Opening Day FAQ: Rangers vs. Blue Jays

April 8th, 2022

For the first time since 2010, the Blue Jays and Rangers will meet on Opening Day, with excitement on both sides as the Blue Jays enter the year with great expectations and the Rangers are coming off of a major offseason.

The Blue Jays fell just short of the postseason in ’21, going 91-71. They’ve lost Robbie Ray and Marcus Semien, who makes an immediate return with Texas, but have added Kevin Gausman and Matt Chapman in an attempt to get back over the hump and into October.

After a 102-loss season in 2021, the Rangers are ready to take the next step toward competing in the American League West, manned with a lineup of new additions like Semien, Corey Seager and Mitch Garver, along with Adolis García and Nathaniel Lowe. The young pitching staff is anchored by Opening Day starter Jon Gray.

While the Rangers won’t go from 100 losses to 100 wins in one offseason, 2022 is a crucial step to the ultimate goal of winning a World Series. Toronto is just the first step.

How can I watch?
First pitch at Rogers Centre is scheduled for 7:07 p.m. ET, 6:07 p.m. CT, Friday. The game will be available on MLB.TV and broadcast for Canadian fans on Sportsnet with a radio call available from Sportsnet 590 The FAN. For Rangers fans, the game will be broadcast by Bally Sports Southwest with the radio call on 105.3 The Fan.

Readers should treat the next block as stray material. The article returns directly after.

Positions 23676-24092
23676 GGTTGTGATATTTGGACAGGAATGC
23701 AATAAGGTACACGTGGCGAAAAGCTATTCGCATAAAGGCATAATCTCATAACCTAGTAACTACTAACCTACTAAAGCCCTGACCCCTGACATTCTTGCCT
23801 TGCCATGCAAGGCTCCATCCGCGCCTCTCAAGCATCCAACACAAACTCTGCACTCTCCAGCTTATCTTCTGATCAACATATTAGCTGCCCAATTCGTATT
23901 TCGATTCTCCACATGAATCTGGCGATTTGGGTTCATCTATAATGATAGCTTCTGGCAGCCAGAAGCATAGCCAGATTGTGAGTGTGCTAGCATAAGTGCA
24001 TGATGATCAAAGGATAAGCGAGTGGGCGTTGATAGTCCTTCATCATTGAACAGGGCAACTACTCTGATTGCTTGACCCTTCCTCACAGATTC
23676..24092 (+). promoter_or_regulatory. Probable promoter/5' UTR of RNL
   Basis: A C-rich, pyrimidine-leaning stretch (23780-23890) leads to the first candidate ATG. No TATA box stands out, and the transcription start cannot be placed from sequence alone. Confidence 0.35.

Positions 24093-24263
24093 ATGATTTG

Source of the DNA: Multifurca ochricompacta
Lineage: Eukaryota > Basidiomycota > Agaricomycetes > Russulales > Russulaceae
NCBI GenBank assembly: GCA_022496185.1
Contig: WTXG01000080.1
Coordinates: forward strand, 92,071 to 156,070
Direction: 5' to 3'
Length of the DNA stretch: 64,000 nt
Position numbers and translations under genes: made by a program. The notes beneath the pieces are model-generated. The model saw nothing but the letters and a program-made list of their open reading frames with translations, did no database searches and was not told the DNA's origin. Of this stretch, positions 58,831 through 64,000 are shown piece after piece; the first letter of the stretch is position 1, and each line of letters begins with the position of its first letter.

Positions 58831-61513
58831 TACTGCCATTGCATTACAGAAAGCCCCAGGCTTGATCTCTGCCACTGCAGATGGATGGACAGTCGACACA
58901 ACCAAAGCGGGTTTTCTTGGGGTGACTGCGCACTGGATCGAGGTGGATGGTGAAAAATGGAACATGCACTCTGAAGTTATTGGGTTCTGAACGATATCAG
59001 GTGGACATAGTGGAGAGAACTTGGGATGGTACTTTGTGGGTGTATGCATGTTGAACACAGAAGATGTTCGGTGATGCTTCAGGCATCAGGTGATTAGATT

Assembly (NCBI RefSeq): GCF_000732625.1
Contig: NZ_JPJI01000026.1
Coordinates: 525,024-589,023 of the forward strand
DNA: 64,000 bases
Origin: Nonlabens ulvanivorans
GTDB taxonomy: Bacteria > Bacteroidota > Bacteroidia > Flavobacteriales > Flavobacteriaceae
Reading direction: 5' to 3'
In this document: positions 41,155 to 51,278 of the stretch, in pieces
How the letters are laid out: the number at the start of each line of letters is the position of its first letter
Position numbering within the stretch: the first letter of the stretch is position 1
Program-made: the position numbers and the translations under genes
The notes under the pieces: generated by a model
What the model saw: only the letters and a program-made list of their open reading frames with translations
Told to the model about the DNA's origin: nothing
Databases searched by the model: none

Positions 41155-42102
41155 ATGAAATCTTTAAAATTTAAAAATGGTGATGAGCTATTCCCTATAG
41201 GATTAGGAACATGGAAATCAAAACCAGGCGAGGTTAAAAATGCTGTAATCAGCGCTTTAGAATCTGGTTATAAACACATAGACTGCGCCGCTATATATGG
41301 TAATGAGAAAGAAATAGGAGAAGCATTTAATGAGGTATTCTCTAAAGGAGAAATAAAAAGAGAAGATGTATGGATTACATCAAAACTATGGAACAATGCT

The starting lineups
Manager Chris Woodward has consistently said he would like the trio of Marcus Semien, Corey Seager and Mitch Garver to hit 1-2-3 or 2-3-4 in the lineup -- for the opener, he went with the latter. With a right-hander on the mound for Toronto, the Rangers started Brad Miller in left field over Nick Solak, with the two set to platoon the position to start the season.

1. Brad Miller, LF
2. , 2B
3. , SS
4. , C
5. Nathaniel Lowe, 1B
6. , CF
7. , RF
8. , 3B
9. , DH

Blue Jays: Charlie Montoyo has toyed with the idea of batting Vladimir Guerrero Jr. second instead of third, but the AL MVP runner-up is slotted third in the opener. With a healthy George Springer at the top, a lineup also including Bo Bichette, Teoscar Hernández, Lourdes Gurriel Jr. and Matt Chapman should rank among baseball’s best again in 2022.

1. , CF
2. , SS
3. , 1B
4. , RF
5. , LF
6. , DH
7. , 3B
8. Danny Jansen, C
9. , 2B

Who are the starting pitchers?